2023 Discussion at Domino Dial2023 NASS 30yr CakeThe 28th annual meeting of the North American Sundial Society was held in Ann Arbor, MI from Jun3 8-11, celebrating 30 years of NASS.  The conference began Thursday night with a social event of meeting old friends, exchanging sundial stories and a set of sundial related door prizes.  On Friday dialists made the traditional sundial tour, with the first stop at Eastern Michigan University’s Sherzer Observatory. Here Thad Weakley was reunited with a dial he had created some 20 years earlier.  Among others, we saw the large horizontal dial (NASS #1084) at the Domino’s Pizza Headquarters, the interior cylindrical dial (#1084) at Michigan Memorial Phoenix Laboratory, and the Trebble Clef sundial at the Univ. of Michigan’s School of Music (#335).

On Saturday Fred Sawyer presented a sequel to his 2022 presentation on Time Boxes, with this year’s version being his new design of a bifilar Time Box.  Delegates received templates for two dials – one showing conventional hours and one for Italian/Babylonian Hours. During the conference Fred Sawyer made several presentations on the bifilar sundial, including the biography of its inventor Hugo Michnik,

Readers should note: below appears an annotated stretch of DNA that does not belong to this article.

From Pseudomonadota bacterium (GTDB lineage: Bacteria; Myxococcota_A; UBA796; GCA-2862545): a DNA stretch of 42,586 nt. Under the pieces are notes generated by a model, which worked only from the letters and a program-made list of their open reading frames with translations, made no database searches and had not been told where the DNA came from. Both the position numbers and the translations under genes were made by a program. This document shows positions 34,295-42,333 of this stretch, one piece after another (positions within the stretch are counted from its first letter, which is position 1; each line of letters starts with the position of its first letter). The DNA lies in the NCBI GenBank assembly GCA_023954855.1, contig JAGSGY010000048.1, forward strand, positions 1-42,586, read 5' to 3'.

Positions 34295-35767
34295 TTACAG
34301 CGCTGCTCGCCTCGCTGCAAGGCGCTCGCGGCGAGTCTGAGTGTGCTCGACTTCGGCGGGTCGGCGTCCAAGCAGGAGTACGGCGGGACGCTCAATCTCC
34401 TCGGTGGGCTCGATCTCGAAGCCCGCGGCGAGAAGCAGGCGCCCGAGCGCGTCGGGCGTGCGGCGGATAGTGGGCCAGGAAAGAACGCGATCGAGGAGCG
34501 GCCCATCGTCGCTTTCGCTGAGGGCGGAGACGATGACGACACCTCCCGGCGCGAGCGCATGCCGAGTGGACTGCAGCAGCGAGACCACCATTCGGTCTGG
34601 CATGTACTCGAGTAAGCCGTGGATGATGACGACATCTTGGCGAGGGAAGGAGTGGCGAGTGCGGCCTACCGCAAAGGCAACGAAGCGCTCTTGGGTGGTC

Mark Montgomery presented a historical review of lunar volvelles and their most common features with an explanation of their operation.  He also discussed moon dials later in the conference.

Other presentations included Jack Aubert’s experience installing a simple vertical sundial on his house.  Bob Kellogg discussed the 3D printing of the universal bifilar, which were later handed out at the conference dinner. Dung ‘Zoon’ Nguyen presented a brief history and theory of ceiling dials.  Chip Cunningham reviewed his quest to understand solar time and presented his “Axial Dial” and Steve Lelievre talked about creating a unique vertical hour scale dial to tell the hours remaining until sunset.  Steve’s second variant shows solar time from 6am to 6pm and was given to delegates as a conference gift.

2023 Conference Photo

Frank King delved into the layout of antique hour lines on the famous Queens Dial in Cambridge.  The lines are drawn straight, but as Frank shows, they are part of a hyperbola. As the latitude approaches 67°, the lines develop a noticeable bend.

On Sunday, Frank King discused what happens if a highly polished gnomon is used for a planar dial. Depending on latitude and time of day, the usual shadows of a gnomon are accompanied by symmetrically-positioned bright equivalents.

Paul Ulrich’s talk returned us to the practicalities of making sundials. Paul presented a photo-catalog of a wonderfully diverse collection of usual and unusual dials in ceramic, metal, wood, string, card and other media. His emphasis was to “have fun with discovery.” Steve Lelievre describing his use of vector algebra in treating the outline of a (rectangular) window as a kind of bifilar sundial.  And Steve Lelievre described his use of vector algebra in treating the outline of a (rectangular) window dual as a kind of bifilar sundial. The final talk was presented by Bob Kellogg and covered his work, in progress, to design and construct a tellurion (a mechanical model of the sun-earth-moon system).

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